Levofloxacin is a broad spectrum antibiotic of the fluoroquinolone drug class. Levofloxacin is used to treat certain infections such as pneumonia, chronic bronchitis and sinus, urinary tract, kidney, prostate and skin infections. Levofloxacin is also used to prevent in people who may have been exposed to anthrax germs in the air. Levofloxacin is in a class of antibiotics called fluoroquinolones. It works by killing bacteria that cause infections. In 2008 the Food and Drug Administration (FDA) had directed all antibiotic manufacturers making fluoroquinolones to enhance their warning of tendon rupture and damage, but Johnson & Johnson failed to do so, leading to numerous lawsuits by users afflicted with tendon rupture and damage.
Case Evaluation Criteria;
1. Was the patient prescribed Levofloxacin? Reason for prescription?
2. Did the patient have any preexisting conditions, allergies or contraindications for Levofloxacin?
3. Complete Blood Count (CBC) for the Levofloxacin prescribed date should be captured. (Prescribed date)
4. Dosage and Intake details When and where was the injury diagnosed? Whether hospitalized? Dates of hospitalization.
- Critical Review of Physician Drug Prescription Details
- Pharmacy Dispensing Details
- Pharmacy Refill Details
- Details of Pharmacy Dispensing Details are taken as Confirmatory
- What was the injury due to Levofloxacin?
5. What was the injury due to Levofloxacin?
6. When and where was the injury diagnosed? Whether hospitalized? Dates of hospitalization.
7. Treatment/management. Any complications
8. Follow-up visits for treatment/management of injury.
9. Outcome/prognosis. Resolution of injury?
Identify and report cases with the following scenarios:
- No Levofloxacin intake
- No Injuries: Patient took Levofloxacin but did not develop any injuries.
- Levofloxacin contraindicated in patient but still prescribed.
- Any medical/surgical history, social history that could have had an effect on the injury
Identify and report on missing medical records Apart from identifying critical missing records that are important for the case, provide a detailed outline on what records are needed, why we need them, how did we get a clue that these records are missing and whether the records missing are confirmatory etc. This will also help in following up and retrieving the records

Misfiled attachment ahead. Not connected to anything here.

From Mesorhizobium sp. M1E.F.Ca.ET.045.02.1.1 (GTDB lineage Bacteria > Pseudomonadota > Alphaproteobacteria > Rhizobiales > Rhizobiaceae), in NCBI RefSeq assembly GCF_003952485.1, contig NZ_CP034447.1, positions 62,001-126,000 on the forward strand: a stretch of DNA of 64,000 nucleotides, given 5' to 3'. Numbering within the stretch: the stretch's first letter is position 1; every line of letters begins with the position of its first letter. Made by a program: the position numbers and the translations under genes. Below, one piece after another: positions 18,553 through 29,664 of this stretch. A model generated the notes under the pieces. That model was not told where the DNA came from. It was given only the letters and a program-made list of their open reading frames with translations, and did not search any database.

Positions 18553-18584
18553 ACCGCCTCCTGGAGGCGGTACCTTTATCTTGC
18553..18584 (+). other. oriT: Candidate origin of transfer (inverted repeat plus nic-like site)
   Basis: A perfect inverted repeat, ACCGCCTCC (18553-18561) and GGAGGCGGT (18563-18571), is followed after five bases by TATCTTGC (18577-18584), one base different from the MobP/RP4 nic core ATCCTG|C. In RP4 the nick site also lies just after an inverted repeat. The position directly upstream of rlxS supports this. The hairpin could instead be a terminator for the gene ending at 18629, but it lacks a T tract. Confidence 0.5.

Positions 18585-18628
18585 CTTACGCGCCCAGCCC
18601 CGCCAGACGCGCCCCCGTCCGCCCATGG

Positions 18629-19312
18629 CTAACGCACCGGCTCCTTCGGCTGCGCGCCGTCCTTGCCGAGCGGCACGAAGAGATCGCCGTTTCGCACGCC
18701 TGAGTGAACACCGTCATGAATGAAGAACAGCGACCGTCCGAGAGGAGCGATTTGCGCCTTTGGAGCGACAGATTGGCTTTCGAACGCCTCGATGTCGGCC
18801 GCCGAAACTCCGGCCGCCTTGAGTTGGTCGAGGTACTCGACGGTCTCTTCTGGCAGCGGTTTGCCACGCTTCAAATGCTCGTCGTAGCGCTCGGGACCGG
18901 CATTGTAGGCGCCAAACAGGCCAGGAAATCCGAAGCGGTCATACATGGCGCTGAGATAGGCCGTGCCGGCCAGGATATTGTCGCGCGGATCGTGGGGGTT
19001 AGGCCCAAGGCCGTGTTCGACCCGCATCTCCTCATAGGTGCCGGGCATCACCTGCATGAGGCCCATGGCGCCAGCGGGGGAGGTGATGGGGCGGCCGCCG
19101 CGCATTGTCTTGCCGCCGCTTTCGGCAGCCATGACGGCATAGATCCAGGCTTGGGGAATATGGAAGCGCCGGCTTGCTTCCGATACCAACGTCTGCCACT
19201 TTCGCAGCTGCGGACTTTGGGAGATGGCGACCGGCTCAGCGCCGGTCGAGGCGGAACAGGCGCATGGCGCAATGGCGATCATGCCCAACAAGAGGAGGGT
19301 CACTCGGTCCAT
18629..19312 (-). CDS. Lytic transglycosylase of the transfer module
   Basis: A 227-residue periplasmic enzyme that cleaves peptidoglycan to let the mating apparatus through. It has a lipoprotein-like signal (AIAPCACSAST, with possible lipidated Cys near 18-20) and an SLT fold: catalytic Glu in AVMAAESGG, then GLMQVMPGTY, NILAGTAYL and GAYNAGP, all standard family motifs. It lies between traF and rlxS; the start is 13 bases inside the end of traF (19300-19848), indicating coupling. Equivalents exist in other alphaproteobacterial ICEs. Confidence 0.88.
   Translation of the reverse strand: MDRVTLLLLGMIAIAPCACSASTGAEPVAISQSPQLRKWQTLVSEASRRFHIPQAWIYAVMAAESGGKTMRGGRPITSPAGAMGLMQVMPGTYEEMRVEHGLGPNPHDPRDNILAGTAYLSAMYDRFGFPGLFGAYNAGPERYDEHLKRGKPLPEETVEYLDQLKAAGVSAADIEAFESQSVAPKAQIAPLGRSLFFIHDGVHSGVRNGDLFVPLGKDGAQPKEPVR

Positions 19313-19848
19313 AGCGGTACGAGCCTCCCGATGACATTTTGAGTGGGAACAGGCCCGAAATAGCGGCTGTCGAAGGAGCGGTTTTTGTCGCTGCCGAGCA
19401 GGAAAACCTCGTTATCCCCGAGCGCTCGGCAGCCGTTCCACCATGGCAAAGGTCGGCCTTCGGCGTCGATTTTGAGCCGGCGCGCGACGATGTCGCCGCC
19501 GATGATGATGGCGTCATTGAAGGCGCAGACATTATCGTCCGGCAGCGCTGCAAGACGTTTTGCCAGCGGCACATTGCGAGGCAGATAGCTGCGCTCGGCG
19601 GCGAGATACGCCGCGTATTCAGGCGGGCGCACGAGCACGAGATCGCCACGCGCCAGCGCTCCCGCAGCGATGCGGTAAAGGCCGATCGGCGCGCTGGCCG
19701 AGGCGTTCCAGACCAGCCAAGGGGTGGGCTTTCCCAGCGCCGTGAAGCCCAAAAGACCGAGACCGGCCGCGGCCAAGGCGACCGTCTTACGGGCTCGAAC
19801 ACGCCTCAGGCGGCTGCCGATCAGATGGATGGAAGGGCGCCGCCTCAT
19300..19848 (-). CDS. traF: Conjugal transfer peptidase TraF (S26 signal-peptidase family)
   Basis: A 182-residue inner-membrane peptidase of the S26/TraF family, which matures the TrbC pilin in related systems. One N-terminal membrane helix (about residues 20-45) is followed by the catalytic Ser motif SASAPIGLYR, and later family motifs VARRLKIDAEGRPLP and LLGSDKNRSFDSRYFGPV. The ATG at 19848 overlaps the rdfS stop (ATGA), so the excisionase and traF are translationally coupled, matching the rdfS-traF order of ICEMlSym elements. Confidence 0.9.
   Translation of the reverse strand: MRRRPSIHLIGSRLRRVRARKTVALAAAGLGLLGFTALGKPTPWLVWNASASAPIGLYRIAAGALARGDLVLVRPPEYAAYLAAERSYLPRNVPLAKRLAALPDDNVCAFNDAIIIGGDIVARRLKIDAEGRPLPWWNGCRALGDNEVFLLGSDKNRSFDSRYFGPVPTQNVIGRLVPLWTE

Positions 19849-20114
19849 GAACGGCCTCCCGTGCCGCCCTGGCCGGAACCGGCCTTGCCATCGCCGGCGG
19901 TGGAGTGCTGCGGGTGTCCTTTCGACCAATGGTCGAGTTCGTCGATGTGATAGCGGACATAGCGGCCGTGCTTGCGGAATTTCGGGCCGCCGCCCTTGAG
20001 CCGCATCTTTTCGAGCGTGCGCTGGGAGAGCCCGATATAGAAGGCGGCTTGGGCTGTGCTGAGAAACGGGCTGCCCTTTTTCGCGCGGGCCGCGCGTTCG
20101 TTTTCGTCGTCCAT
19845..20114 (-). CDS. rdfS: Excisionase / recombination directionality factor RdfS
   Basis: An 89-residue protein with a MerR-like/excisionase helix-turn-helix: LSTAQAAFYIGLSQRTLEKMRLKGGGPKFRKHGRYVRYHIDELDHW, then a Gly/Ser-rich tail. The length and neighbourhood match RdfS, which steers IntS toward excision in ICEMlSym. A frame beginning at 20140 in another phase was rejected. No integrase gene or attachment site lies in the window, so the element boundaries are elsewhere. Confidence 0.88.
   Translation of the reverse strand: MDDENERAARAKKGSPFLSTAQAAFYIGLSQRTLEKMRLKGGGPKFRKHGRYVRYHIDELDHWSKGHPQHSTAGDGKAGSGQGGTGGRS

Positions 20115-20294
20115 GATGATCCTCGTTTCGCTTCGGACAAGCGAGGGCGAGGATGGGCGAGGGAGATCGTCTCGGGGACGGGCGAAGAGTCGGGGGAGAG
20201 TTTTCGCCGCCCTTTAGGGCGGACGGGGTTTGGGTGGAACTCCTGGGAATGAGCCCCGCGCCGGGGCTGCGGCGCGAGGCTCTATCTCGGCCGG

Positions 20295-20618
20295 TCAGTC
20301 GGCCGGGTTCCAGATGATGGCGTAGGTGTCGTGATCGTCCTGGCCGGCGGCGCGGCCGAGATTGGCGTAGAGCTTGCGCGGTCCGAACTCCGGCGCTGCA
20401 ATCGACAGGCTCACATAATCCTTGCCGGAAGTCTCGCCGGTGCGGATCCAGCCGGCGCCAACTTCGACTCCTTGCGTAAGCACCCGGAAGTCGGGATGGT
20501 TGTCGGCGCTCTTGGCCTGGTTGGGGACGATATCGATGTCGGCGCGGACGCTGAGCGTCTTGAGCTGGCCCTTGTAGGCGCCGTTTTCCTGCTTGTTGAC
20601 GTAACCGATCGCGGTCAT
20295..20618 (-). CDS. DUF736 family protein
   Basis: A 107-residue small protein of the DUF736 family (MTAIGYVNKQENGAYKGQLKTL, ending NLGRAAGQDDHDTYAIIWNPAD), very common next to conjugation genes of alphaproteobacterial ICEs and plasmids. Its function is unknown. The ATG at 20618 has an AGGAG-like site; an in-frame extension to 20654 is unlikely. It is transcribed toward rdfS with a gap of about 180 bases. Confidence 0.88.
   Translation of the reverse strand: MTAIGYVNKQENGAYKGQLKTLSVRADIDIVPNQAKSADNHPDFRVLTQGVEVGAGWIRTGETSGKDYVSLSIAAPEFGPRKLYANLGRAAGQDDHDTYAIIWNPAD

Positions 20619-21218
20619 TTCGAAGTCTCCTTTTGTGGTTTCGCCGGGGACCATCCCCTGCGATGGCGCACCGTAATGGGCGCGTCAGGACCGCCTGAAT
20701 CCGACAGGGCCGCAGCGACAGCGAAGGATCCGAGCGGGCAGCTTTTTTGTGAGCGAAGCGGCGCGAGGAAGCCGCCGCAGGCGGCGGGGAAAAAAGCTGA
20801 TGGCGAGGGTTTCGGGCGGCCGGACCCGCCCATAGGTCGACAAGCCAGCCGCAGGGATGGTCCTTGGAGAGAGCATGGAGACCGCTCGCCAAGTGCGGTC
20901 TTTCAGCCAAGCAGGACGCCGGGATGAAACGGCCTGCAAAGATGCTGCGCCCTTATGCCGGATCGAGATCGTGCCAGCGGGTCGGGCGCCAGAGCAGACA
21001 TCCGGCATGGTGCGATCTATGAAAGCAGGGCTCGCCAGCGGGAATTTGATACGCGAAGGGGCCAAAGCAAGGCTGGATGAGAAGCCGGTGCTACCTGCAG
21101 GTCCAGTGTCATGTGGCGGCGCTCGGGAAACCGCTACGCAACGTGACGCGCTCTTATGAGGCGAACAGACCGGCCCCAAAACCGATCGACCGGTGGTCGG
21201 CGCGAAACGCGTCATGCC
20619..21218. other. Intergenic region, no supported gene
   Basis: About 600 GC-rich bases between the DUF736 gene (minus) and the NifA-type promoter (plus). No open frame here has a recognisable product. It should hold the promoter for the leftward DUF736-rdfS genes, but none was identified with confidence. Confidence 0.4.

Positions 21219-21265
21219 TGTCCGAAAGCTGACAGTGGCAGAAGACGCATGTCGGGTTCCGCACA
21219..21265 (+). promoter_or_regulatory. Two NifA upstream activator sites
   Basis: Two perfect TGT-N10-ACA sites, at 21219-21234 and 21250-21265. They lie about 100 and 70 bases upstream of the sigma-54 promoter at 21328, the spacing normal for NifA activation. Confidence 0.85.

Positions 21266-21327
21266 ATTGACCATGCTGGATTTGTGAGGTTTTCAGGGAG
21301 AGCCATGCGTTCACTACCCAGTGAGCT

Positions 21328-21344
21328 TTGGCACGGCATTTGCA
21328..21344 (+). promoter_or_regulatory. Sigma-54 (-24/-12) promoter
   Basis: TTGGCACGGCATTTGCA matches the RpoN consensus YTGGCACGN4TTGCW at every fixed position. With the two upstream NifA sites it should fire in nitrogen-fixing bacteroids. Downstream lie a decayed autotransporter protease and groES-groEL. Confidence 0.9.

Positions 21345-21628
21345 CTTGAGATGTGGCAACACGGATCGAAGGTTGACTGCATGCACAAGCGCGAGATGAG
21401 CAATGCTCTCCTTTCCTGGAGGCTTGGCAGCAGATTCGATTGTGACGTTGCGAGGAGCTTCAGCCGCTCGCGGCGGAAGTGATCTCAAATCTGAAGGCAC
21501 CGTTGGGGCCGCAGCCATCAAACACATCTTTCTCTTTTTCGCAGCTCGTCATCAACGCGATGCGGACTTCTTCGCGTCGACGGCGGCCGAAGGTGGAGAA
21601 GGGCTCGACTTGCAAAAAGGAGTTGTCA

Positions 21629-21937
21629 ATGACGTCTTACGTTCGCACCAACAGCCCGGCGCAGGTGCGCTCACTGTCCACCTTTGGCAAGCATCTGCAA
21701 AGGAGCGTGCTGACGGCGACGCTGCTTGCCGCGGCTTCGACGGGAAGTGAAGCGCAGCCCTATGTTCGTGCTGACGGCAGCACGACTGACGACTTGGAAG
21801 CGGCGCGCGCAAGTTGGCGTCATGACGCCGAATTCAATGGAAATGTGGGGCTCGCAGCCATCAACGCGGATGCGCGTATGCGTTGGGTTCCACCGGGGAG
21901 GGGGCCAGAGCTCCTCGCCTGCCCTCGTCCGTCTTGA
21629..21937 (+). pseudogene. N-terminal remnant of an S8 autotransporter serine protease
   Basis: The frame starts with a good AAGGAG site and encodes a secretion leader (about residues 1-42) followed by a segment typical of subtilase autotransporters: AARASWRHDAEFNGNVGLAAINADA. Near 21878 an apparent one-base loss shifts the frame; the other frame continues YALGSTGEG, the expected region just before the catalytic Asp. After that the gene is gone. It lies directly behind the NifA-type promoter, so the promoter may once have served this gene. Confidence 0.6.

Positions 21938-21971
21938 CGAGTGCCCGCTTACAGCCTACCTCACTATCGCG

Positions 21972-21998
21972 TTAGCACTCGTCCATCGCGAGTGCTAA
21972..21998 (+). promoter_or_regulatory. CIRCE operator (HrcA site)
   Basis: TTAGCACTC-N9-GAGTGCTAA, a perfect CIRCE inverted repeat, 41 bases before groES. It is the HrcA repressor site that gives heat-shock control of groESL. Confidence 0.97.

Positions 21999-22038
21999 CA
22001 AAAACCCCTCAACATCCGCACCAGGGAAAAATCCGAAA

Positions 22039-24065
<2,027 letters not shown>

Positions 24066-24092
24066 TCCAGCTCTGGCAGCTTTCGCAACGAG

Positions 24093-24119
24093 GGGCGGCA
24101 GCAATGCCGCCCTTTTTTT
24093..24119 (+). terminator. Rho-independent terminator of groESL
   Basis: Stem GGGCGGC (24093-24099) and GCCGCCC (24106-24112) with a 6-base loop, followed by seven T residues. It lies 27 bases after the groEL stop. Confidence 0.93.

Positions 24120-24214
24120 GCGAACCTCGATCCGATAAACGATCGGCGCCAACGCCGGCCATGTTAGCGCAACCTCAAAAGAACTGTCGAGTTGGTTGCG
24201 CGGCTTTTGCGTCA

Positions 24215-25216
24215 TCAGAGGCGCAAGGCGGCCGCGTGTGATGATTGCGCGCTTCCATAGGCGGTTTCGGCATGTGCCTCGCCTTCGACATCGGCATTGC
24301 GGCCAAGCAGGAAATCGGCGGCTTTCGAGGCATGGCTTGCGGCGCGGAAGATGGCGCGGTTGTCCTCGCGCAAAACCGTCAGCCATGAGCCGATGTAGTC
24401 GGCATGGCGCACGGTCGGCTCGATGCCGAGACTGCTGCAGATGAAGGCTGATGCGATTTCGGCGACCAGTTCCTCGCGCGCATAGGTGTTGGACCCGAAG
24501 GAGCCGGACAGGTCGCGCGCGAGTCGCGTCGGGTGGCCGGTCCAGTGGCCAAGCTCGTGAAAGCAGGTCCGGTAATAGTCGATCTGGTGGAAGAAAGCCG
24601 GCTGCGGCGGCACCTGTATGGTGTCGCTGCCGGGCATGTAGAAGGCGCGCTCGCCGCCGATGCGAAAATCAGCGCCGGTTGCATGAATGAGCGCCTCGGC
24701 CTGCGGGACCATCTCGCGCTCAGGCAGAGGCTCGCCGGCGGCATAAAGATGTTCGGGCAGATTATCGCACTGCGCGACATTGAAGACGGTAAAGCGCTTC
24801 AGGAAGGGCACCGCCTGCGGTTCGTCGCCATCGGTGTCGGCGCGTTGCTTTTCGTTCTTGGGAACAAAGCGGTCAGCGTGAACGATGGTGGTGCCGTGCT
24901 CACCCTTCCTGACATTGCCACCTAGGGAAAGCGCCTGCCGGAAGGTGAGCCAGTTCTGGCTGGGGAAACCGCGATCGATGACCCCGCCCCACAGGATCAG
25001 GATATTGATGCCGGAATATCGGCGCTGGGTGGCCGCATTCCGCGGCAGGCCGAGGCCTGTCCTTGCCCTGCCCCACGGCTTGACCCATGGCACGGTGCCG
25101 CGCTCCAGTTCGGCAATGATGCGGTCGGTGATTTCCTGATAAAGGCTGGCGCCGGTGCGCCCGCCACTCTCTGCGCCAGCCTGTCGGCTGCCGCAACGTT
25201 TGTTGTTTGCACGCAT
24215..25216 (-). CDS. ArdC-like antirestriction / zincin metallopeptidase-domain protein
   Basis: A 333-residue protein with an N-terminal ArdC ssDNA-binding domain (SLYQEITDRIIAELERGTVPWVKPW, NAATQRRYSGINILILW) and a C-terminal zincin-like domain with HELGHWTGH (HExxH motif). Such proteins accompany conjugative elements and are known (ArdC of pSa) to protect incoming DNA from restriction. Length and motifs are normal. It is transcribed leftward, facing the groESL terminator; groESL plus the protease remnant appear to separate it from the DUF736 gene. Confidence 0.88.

Missing Records are presented in the following format:
- What Records/Medical Bills are Needed
- Hospital/Medical Provider
- Date/Time Period
- Why we need the Records/Bills
- Is Record Missing Confirmatory or Probable?
- Hint/Clue that records are missing
Case Overview is provided in the delivery email – relating to
- Patient name, age
- Past history
- Contraindications (if any)
- Levofloxacin drug details
Case review Template
1) Chrono to contain details of Levofloxacin intake, diagnosis of musculoskeletal problems(tendinitis, tendon rupture, nerve damage) and subsequent treatment, care and management
2) Parameters Concerning Levofloxacin Case Review Must Be Filled along with bates ref
- Our File No – Available in the cover page of the medical records
- First Name
- Last Name
- Medication Taken – Levaquin, Levofloxacin
- Start Date – From pharmacy records, sample, medical records
- Diagnosed with Musculoskeletal problems? – Yes/no
- Date of Diagnosis
- Complication and management of injury
- Current Condition – Current general medical condition
- Prior Medical History –
Levofloxacin – Drug information
Levofloxacin is used to treat infections of the sinuses, skin, lungs, ears, airways, bones, and joints caused by susceptible bacteria. Levofloxacin also is frequently used to treat urinary infections, including those resistant to other antibiotics, as well as prostatitis (infection of the prostate). Levofloxacin is effective in treating infectious diarrhea caused by E. coli, Campylobacter jejuni, and Shigella bacteria. Levofloxacin also can be used to treat various obstetric infections, including mastitis (infection of the breast). Inhalational anthrax exposure also is treated with levofloxacin.
Dosing: The usual dose is 250-750 mg given once daily for 3-14 days depending on the type of infection. Anthrax is treated with 500 mg daily for 60 days. It is important to take oral formulations at least 2 hours before or 2 hours after any antacid or mineral supplement containing iron, calcium, zinc, or magnesium since these bind levofloxacin and prevent its absorption into the body.